Howard W. Odum

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This article is about the American sociologist. For the American ecologist, see Howard T. Odum.

Howard Washington Odum (May 24, 1884 near Bethlehem, Georgia – November 8, 1954 in Chapel Hill, North Carolina) was an American sociologist.

Biography[edit]

He graduated from Emory University and received his first doctorate, in psychology, at Clark University. He received his second doctorate, in sociology, at Columbia University. While at Columbia, he studied with Franklin Henry Giddings, focusing on race. He went on to serve as Assistant Director of Research for President Herbert Hoover's Research Committee on Social Trends, wrote three novels and over 20 scholarly texts, was President of the American Sociological Association in 1930, and was also founding member of the Southern Regional Council.[1] Odum was known for collecting facts, ranging from oral history (including documentation of folk songs) to agricultural data. His publication 'Southern Regions of the United States' pulls together just about every fact and figure known about the Southeast when it was published in 1936. This text, used by government administrators, farmers, scholars, and others, remains relevant today as a historical text. Odum's prolific contribution to the social sciences has been an influence on multiple disciplines, including ecology. Both of his sons, Eugene and Howard T. Odum, were internationally recognized scholars of ecology. The Odum brothers frequently cited their father's holistic inquiry as an important influence in their own understanding of emergent properties and other ecological concepts.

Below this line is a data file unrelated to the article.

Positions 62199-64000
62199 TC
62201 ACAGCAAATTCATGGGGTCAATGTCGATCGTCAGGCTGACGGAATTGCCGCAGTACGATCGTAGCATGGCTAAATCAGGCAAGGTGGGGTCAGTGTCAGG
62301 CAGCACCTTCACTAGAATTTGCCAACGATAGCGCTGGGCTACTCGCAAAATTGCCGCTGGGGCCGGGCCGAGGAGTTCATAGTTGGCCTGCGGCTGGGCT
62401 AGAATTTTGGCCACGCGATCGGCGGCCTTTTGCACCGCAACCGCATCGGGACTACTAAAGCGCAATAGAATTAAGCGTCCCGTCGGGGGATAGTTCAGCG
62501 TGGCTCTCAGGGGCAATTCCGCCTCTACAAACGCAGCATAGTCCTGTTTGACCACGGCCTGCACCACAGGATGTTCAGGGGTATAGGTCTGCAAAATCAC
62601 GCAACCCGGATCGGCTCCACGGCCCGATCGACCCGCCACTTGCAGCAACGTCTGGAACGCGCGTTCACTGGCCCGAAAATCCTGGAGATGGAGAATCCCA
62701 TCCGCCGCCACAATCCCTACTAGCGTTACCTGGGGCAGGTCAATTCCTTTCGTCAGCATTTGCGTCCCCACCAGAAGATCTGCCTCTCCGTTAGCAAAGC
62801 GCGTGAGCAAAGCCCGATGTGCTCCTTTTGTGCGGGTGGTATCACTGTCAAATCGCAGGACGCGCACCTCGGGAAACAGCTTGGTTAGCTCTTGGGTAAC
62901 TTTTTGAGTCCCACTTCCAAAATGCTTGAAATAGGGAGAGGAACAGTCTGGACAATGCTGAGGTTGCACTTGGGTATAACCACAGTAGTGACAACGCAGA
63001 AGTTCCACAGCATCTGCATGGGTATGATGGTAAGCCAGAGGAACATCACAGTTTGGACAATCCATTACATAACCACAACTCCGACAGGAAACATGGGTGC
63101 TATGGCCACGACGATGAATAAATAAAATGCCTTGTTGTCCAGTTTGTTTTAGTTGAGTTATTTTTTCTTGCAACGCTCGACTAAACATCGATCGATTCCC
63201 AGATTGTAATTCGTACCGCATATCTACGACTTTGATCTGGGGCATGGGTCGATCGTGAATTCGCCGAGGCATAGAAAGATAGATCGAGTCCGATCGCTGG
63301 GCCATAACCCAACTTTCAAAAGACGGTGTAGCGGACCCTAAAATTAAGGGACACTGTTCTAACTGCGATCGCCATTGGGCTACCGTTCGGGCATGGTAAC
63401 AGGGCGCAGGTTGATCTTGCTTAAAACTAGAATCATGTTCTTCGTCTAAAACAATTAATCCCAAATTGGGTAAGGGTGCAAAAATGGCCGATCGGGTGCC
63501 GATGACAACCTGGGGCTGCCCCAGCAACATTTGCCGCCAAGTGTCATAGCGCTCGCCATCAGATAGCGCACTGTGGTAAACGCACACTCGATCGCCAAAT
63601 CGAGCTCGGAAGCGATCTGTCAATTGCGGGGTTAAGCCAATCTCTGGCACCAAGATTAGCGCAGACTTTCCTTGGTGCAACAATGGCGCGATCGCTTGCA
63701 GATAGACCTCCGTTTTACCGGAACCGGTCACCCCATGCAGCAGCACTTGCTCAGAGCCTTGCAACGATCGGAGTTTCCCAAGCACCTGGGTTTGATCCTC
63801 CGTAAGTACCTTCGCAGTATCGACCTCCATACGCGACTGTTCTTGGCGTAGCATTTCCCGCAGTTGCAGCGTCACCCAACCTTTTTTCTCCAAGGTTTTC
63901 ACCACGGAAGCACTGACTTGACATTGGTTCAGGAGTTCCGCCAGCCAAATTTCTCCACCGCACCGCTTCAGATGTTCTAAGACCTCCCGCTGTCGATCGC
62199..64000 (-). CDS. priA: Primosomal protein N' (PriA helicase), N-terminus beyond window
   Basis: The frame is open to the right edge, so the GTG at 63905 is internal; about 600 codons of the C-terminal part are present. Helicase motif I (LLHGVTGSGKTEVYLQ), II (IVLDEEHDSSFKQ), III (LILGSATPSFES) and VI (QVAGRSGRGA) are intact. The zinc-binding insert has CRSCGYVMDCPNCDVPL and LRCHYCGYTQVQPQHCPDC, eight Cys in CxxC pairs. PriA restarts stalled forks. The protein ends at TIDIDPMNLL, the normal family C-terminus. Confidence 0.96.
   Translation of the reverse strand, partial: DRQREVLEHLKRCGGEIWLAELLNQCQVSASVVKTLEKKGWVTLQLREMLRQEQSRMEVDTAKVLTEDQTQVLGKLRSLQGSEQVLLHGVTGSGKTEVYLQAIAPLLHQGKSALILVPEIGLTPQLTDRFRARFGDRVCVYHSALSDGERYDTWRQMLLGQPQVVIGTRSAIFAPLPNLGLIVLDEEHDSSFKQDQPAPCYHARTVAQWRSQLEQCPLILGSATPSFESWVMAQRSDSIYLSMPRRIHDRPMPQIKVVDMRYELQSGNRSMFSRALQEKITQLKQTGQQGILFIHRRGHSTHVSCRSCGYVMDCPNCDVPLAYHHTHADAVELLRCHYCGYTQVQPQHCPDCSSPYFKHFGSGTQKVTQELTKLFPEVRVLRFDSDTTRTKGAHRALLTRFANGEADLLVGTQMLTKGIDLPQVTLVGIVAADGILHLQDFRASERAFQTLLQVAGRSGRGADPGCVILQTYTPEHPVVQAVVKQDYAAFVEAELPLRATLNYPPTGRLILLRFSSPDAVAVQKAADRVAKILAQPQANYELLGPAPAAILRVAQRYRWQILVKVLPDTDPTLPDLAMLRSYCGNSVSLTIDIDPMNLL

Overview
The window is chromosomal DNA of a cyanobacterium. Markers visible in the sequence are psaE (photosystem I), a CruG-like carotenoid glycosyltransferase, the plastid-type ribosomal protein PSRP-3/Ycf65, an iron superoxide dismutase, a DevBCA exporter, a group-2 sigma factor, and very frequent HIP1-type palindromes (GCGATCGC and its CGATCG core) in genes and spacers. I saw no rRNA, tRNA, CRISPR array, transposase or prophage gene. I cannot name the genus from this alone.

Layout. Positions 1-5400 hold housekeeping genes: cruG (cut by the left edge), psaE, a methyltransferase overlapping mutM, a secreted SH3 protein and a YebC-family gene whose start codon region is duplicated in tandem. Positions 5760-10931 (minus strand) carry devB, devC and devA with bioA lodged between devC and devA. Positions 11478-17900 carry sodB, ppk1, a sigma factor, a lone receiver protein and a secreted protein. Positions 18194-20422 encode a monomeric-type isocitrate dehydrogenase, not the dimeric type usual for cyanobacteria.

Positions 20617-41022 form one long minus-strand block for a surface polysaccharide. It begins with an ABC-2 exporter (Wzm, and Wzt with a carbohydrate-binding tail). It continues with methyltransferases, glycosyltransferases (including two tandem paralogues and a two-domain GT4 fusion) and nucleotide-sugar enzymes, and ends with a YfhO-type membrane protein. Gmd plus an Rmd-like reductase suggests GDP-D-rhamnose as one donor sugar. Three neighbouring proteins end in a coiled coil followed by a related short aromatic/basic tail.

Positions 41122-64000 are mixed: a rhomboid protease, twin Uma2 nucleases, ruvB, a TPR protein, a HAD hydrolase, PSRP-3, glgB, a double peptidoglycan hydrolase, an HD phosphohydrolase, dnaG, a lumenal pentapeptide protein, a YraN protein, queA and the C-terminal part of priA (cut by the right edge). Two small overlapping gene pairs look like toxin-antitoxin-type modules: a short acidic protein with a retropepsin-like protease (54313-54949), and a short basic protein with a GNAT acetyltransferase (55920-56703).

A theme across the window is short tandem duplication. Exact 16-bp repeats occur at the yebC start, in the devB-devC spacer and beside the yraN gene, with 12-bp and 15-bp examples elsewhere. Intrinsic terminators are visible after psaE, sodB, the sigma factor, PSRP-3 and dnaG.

Odum became a faculty member in the School of Public Welfare (a precursor of the School of Social Work) and Department of Sociology at University of North Carolina at Chapel Hill in 1920. He also was a visionary in establishing the University of North Carolina Press. While at Chapel Hill, Odum founded the journal Social Forces [2] in 1922 and the H.W. Odum Institute for Research in Social Science [3] in 1924. Odum was one of the most prolific influences on the early development of the University of North Carolina, acting as a visionary and scholar who attracted other scholars to campus. This includes the university's first female faculty member whom Odum hired and collaborated with. Odum's productivity was infamous and his scholarship bridged from academic settings to the community—including influences on race relations in the American South. His book 'Race and Rumors of Race' is considered to be the earliest documentation of the civil rights movement. Odum's views on race progressed over time and ultimately he was a progressive leader, documenting folk life, hate crimes/lynchings, and rich oral histories of the South. His work is difficult to classify under one discipline, although he identified most with sociology while being deeply committed to social welfare. This was exemplified by his founding of the University of North Carolina School of Public Welfare, one of the earliest such schools in the Southeast.

References[edit]

Rotabi, K. S. (2008). Ecological theory origin from natural to social science or vice versa? : A brief conceptual history for social work. Advances in Social Work, 8 (1), 113-123. Available from http://journals.iupui.edu/index.php/advancesinsocialwork/article/viewArticle/135

External links[edit]